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Ontario Social Services Minister Lisa Macleod announced her government is winding down the basic income pilot project.

Chris Young/The Canadian Press

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Low-incomers let down

Hugh Segal’s column and The Globe and Mail’s editorial are concise and effective counterpoints to the Ontario Conservatives’ broken promise to the most vulnerable Ontarians (PCs Shouldn’t Exclude Low-Income Ontarians and Callous Politics In Ontario, Aug. 2).

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I began volunteering for a charity that directly serves Ontario’s poor more than 15 years ago. It has been a humbling experience, helping me put my fortunate existence in context.

I am very discouraged by the callous cancellation of the guaranteed basic income initiative and hope that Ontario Social Services Minister Lisa MacLeod can exhibit a bit of humbleness to rescind her announcement to cancel this important pilot project.

Scott Grant, Toronto

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Thank you Mr. Segal for calling out the Ford government in Ontario on its betrayal of the heritage of Progressive Conservatism.

There are no Red Tories in this country any more. In its place we have imported a mean-spirited, vindictive, simplistic, and rigidly ideological brand of conservative thought from our southern neighbour. Is this a cause or a symptom of the increasing polarization and tribalism that is evident in both our politics and our culture? A little of both, I think.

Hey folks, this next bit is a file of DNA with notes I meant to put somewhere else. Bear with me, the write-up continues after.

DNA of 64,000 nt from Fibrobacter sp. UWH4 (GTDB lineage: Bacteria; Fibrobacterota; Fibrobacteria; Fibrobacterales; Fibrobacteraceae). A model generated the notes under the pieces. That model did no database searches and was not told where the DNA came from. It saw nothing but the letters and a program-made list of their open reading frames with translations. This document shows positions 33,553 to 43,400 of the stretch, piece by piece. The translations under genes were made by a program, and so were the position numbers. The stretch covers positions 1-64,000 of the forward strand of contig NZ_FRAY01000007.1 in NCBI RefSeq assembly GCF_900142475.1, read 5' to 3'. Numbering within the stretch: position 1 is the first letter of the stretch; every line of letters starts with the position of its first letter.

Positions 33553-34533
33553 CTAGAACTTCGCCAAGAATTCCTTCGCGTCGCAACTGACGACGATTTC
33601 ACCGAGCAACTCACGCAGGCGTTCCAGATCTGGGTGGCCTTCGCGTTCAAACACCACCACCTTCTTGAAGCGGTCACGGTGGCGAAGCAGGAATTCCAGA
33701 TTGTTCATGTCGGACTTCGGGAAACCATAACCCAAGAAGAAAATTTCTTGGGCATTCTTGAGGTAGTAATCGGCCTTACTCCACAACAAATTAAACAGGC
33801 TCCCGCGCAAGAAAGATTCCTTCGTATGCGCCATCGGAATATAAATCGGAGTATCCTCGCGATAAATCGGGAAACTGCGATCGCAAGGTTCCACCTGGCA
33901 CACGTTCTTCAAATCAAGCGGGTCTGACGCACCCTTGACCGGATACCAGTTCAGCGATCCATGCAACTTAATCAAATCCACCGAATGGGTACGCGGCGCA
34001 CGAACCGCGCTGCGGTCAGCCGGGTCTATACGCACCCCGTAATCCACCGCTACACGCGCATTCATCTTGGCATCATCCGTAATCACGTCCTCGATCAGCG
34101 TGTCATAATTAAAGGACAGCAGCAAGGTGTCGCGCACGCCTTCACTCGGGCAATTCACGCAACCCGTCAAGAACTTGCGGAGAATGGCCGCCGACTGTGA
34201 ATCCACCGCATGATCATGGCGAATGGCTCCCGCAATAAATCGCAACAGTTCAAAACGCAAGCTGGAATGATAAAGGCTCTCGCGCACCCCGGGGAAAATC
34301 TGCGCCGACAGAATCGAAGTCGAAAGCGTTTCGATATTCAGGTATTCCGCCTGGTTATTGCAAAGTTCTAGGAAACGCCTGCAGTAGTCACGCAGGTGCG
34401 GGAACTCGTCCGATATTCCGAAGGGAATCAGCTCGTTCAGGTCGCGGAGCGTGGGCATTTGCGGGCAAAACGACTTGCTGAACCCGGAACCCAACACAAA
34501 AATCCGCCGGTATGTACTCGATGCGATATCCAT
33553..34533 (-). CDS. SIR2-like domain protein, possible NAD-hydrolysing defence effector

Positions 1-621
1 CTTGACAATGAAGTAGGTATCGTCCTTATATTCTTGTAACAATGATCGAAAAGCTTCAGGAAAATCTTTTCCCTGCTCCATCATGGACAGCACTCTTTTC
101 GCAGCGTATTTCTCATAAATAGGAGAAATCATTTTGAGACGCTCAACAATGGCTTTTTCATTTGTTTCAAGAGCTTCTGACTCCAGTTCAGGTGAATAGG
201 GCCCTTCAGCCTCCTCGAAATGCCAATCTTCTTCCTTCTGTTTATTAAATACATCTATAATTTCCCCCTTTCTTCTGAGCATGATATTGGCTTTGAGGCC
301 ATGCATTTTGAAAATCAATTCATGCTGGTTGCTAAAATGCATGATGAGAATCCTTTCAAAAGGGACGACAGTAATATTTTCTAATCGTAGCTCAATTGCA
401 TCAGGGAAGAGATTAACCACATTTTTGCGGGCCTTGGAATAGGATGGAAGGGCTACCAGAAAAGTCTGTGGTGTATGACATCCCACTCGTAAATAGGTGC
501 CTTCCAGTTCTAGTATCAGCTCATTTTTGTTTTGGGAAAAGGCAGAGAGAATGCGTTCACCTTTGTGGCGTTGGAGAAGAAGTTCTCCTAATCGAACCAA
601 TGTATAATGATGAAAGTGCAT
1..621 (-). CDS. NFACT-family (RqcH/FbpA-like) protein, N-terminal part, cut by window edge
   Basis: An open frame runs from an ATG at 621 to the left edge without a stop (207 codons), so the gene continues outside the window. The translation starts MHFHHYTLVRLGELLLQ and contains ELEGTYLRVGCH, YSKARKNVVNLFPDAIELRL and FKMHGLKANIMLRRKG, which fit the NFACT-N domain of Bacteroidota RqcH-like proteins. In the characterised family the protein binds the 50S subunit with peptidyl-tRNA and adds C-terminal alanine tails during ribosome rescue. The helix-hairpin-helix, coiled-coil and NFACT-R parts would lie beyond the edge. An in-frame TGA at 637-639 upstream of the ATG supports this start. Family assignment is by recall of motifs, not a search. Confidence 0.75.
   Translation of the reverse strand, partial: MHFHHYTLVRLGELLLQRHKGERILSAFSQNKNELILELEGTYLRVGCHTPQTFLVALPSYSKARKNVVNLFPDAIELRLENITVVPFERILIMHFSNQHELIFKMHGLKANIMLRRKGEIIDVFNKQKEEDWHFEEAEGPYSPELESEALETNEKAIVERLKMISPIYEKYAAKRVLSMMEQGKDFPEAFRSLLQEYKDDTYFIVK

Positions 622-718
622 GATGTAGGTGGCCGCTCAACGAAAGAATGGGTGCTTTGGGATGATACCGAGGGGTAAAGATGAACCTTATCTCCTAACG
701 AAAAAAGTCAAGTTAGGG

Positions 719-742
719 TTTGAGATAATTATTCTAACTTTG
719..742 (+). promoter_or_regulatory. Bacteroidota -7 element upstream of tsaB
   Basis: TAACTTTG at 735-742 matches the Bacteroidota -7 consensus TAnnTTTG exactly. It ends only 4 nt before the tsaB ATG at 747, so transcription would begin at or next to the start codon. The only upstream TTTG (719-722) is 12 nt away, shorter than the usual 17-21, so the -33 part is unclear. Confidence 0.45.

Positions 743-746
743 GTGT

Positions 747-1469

Brian P. H. Green, Thunder Bay

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As a kind, caring taxpaying member of our society, I have always said that I support the needy, not the greedy.

I was saddened and dismayed by the cuts to social programs announced by Ms. MacLeod. It brings me back to the days of former Ontario premier Mike Harris when he cruelly axed public housing and other programs for the poor.

From the words and actions of Premier Doug Ford and his new government, the poor count for very little in this province.

Robert B. Day, Ottawa

Cuts Hit Home

Re PCs Roll Back Liberal-Era Social Assistance Changes (Aug. 1):

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My adult son is autistic and developmentally disabled. His sole source of income is the Ontario Disability Support Program. Given his young developmental age, he will never join the paid work force. Were it not for my support, he would be destitute.

Support of my son is a huge financial demand, not only for living costs, but the many other expenses associated with a developmental disability: day program, care at home when I cannot be there, respite, and uninsured health-care costs. The promised 3-per-cent annual increase to ODSP was not a lot, but it was something. Now, the Ontario government has decided to cut that percentage in half this year, not even enough to cover the cost of inflation.

I was also hopeful that the pilot project on a basic income would demonstrate that it could actually save taxpayers money by reducing other public costs associated with poverty, such as health care, emergency housing, and police interventions. By cancelling the project before its completion, money spent to date will be wasted and there will be no evidence-based data on which to base future planning.

This decision gives the illusion of saving money, but it’s only a quick win for Premier Doug Ford on the backs of the poorest of poor.